UAM's Three Newest Exhibitions Raise the Bar for the University as a Whole

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Photos by Asia Morris.

The University Art Museum at California State University, Long Beach (CSULB) opened three exhibitions in late January featuring Jessica Rath: A Better Nectar, a multi sensory installation that invites viewers to step into the ethereal world of a bumblebee's life, Consumed, a group exhibition organized by CSULB School of Art Museum and Curatorial Studies graduate students and MOCA 8, the UAM's first edition prints of the famed portfolio, "Eight by Eight to Celebrate The Temporary Contemporary" on view in the new, modern, 2900 sq. foot Permanent Collection Gallery.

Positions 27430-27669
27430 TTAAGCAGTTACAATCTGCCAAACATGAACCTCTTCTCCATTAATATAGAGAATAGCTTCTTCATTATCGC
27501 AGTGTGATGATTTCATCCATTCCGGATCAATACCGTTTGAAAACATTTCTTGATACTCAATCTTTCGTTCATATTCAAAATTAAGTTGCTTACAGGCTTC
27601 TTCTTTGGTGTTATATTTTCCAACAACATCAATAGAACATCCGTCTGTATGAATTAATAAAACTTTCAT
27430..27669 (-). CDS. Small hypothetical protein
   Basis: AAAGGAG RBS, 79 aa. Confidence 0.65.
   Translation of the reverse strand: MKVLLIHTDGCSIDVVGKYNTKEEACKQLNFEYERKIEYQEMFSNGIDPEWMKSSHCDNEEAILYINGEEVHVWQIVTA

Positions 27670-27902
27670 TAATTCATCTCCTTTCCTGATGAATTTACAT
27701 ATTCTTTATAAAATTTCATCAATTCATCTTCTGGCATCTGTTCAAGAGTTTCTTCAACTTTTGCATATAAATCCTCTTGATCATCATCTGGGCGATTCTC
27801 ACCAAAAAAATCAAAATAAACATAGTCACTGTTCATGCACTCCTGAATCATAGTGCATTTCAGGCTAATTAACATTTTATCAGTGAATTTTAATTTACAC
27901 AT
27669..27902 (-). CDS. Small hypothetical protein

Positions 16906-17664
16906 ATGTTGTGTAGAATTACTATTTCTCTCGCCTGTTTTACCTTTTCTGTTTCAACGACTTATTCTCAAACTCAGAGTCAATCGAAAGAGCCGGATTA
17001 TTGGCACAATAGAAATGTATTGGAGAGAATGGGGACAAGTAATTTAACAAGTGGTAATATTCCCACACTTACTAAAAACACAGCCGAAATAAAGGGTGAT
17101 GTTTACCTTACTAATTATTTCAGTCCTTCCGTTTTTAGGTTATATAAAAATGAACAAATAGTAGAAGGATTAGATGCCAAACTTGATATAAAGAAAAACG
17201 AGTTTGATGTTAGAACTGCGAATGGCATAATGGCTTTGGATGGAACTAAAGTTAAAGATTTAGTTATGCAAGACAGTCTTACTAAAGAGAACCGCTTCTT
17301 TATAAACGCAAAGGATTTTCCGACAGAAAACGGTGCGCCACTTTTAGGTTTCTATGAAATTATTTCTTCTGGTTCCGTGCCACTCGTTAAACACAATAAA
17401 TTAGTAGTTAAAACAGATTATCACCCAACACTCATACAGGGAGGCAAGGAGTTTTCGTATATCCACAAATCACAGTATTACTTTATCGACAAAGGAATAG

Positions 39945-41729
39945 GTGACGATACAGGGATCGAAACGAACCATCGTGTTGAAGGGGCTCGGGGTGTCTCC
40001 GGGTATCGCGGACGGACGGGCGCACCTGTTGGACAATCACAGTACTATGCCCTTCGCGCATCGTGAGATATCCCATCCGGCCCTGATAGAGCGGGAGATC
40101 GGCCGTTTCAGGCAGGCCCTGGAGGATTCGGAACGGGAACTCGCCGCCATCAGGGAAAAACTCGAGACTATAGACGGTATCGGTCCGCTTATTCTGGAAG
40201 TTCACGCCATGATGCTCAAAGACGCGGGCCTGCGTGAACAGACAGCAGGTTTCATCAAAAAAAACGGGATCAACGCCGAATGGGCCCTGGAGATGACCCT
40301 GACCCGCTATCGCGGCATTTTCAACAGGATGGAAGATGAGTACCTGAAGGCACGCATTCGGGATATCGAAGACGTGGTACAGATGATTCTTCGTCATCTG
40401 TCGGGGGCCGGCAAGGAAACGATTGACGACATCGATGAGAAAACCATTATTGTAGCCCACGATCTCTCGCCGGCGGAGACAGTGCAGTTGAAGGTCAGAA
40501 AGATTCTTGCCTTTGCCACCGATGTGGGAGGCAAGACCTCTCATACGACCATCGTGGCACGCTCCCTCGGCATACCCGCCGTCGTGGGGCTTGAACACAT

Perhaps it's the new plaza, designed by Fred Fisher and Partners, exposing the UAM's previously hidden glass entrance and creating an open space for passersby to spend time, not just enter the museum, or maybe it's the new Permanent Collection Gallery, extending into the east wing of the Steve and Nini Horn Center, enabling the UAM to at last showcase MOCA 8, whose works have been sitting unseen in a law firm for 15 years, but it seems as if the UAM has taken one giant leap forward in becoming a much more well-known institution, with the ability now to showcase its permanent collection alongside incoming contemporary exhibitions, not just for its students, but for all of Long Beach and Los Angeles county.

Shefali Mistry, Public Relations and Marketing at UAM, said that she had met fifth-year students who had never known the University even had a museum.

"Nobody knew that we were here," she lamented. "We've been here for 20 years[...] We just wanted to make a place where people could gather and hang out, where people could study and where people knew that there is a museum on campus."